Uintatheres: Long lost bones reappear as horns and ridges

Get ready for some more heresy.
We’ve talked about the reappearance of long lost bones in various taxa, from digit zero on the hand of Limusaurus and Chauna, to the postorbital in primates like Archicebus. Among the many cranial bones lost from the surface in most mammals are the septomaxilla (the portion of the lacrimal contacting the naris), the prefrontal, the postfrontal, the postorbital and the supratemporal. All these can be seen on the surface of the skull in basal synapsids like Vaughnictis.

Adding the small uintathere
Bathyopsis fissidens (Fig. 1) to the large reptile tree (LRT, 1379 taxa) forced a review of the skull bones of Uintatherium, one of the bizarrely horned uintatheres of the Paleocene and Eocene (Fig. 1).

Yes, I’m learning as I go.
And yes, sometimes I find things that have been traditionally overlooked. And yes, I could be wrong. This needs to be looked at ‘with new eyes’  by several other workers.

Figure 1. Bathyopsis, xx and Uintatherium to the same fang-occiput length showing the reappearance of several bones that don't appear in most mammals. See text for details.

Figure 1. Bathyopsis, Elachoceras and Uintatherium to the same fang-occiput length showing the reappearance of several bones that don’t appear in most mammals. See text for details.

Some bones reappear in uintatheres that most mammals don’t have:

  1. The lacrimal originally extended to the naris, but the maxilla rose to meet the nasal and cover up the anterior lacrimal. In uinitatheres the typically hidden middle portion of the lacrimal rises to the surface and beyond between the nasal and maxilla to form the anterior horn.
  2. The prefrontal reappears as a ridge in uintatheres over the orbit.
  3. The postfrontal reappears in uintatheres over the posterior orbit and rises to form the anterior of the posterior horn.
  4. The postorbital reappears in uintatheres first flat and atop the skull, then atop the posterior horn.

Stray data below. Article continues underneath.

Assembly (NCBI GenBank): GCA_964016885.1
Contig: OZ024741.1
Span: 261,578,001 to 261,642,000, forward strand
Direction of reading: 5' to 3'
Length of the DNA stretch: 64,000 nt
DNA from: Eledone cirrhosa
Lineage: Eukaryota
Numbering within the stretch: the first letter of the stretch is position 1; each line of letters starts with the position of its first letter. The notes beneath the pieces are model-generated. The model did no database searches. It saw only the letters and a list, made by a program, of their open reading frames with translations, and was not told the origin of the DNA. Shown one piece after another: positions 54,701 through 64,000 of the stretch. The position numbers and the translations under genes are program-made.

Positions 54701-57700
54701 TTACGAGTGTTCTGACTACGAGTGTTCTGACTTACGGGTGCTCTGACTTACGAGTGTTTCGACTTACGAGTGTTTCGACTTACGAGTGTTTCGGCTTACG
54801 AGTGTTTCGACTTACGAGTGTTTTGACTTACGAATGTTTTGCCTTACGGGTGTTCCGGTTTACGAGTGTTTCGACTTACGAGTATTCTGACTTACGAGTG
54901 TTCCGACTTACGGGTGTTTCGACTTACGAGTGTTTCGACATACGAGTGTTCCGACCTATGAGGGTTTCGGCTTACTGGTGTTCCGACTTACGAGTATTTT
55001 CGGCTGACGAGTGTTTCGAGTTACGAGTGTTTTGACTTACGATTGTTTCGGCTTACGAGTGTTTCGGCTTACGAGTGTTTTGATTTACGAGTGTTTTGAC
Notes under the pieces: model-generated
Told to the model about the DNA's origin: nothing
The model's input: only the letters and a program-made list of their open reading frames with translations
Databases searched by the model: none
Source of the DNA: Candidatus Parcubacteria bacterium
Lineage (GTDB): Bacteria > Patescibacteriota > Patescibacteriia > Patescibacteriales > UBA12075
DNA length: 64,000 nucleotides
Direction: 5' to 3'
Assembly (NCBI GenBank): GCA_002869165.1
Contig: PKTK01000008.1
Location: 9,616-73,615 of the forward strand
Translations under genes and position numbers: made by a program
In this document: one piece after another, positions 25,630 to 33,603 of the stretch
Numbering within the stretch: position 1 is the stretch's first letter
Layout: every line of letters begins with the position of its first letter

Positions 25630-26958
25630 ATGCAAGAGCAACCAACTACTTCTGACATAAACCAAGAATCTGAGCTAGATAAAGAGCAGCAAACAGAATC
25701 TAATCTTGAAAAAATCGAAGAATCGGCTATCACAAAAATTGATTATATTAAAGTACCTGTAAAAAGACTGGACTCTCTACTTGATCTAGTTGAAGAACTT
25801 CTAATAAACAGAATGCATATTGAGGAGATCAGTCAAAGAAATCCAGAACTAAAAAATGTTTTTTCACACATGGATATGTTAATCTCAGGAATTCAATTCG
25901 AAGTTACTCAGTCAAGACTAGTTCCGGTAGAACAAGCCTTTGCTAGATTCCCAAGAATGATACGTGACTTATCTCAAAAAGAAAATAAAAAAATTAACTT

5. The supratemporal reappears in uintatheres along the posterior base of the posterior horn forming a lateral cranial ridge that other mammals don’t have.
Figure 2. Uintatherium skull with bones colored and labeled. Several of these bones have not been seen on mammal skulls, but once appeared on basal synapsid skulls.

Figure 2. Uintatherium skull with bones colored and labeled. Several of these bones have not been seen on mammal skulls, but once appeared on basal synapsid skulls. The hornier skulls are larger (Fig. 3).

Unitatherium anceps (Leidy 1872, Eocene 37 mya, 4m long, 1.7 m at shoulder) was a bulky basal ungulate and a sister to Coryphodon. Uintatherium had six bony processes over the skull. Wikipedia identifies it only as an herbivorous mammal. The LRT nests it with Arsinoitherium, Phenacodus and Gobiatherium. The tooth arcade of Uintatherium is less complete. The canines enlarge to saber teeth and a diastema appears with the loss of the anterior premolars. The pelvis widens. Five fingers and toes are retained.

The ‘horns’ in Giraffa, the giraffe,
are not homologous, nor analogous. The ossicone in Giraffa is a new ossification that sits atop the cranial bones with no reappearances of long lost bones detected.

Figure 3. Uintathere evolution from Wheeler 1961. Colors and eyeballs added.

Figure 3. Uintathere evolution from Wheeler 1961. Colors and eyeballs added.

Discoveries like this
require confirmation or refutation in the form of precise data. I’m looking forward to other workers re-examining the bone sutures of uintatheres with these new insights and possibilities in mind. If this is confirmed, remember, you heard it here first.

References
Cope ED 1881. On the Vertebrata of the Wind River Eocene beds of Wyoming. Bulletin of the United States Geological and Geographical Survey 6(1):183-202
Leidy J 1873. Contribution to the extinct vertebrate fauna of the Western Territories. Geological Survey of the Territories 1.
Osborn HF 1913. The skull of Bathyopsis, Wind River uintathere. Bulletin of the American Museum of Natural History 22:417–420 + plates.
Owen R 1845. Odontography; a treatise on the comparative anatomy of the teeth. Hippolyte Bailliere, London, 655pp.
Uhen MD and Gingerich PD 1995. Evolution of Coryphodon (Mammalia, Pantodonta) in the Late Paleocene and Early Eocene of Northwestern Wyoming. Contributions from the Museum of Paleontology, University of Michigan. 29 (10): 259–89.
Wheeler WH 1961. Revision of the Uintatheres. Peabody Museum of Natural History, Yale University bulletin 14: 93 pp. + plates.

wiki/Coryphodon
wiki/Uintatherium
wiki/Bathyopsis

wiki/Uintatheriidae